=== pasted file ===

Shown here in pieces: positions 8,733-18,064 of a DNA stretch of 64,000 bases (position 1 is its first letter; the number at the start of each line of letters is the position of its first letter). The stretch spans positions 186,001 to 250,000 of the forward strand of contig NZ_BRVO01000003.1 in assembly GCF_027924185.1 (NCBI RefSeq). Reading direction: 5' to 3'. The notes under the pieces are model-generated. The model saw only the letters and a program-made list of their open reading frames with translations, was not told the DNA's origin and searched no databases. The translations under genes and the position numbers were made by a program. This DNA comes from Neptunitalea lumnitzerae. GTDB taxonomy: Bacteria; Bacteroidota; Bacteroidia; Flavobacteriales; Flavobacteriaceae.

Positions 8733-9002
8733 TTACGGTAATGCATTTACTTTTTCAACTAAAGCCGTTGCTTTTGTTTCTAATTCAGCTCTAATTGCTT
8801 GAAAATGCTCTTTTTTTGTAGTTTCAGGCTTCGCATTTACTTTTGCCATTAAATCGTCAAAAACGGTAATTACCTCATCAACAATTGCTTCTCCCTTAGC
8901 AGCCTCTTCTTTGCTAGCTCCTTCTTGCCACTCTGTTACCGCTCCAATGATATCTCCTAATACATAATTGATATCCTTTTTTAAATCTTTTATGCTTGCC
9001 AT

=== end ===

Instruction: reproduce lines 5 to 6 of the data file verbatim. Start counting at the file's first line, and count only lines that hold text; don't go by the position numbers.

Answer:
8901 AGCCTCTTCTTTGCTAGCTCCTTCTTGCCACTCTGTTACCGCTCCAATGATATCTCCTAATACATAATTGATATCCTTTTTTAAATCTTTTATGCTTGCC
9001 AT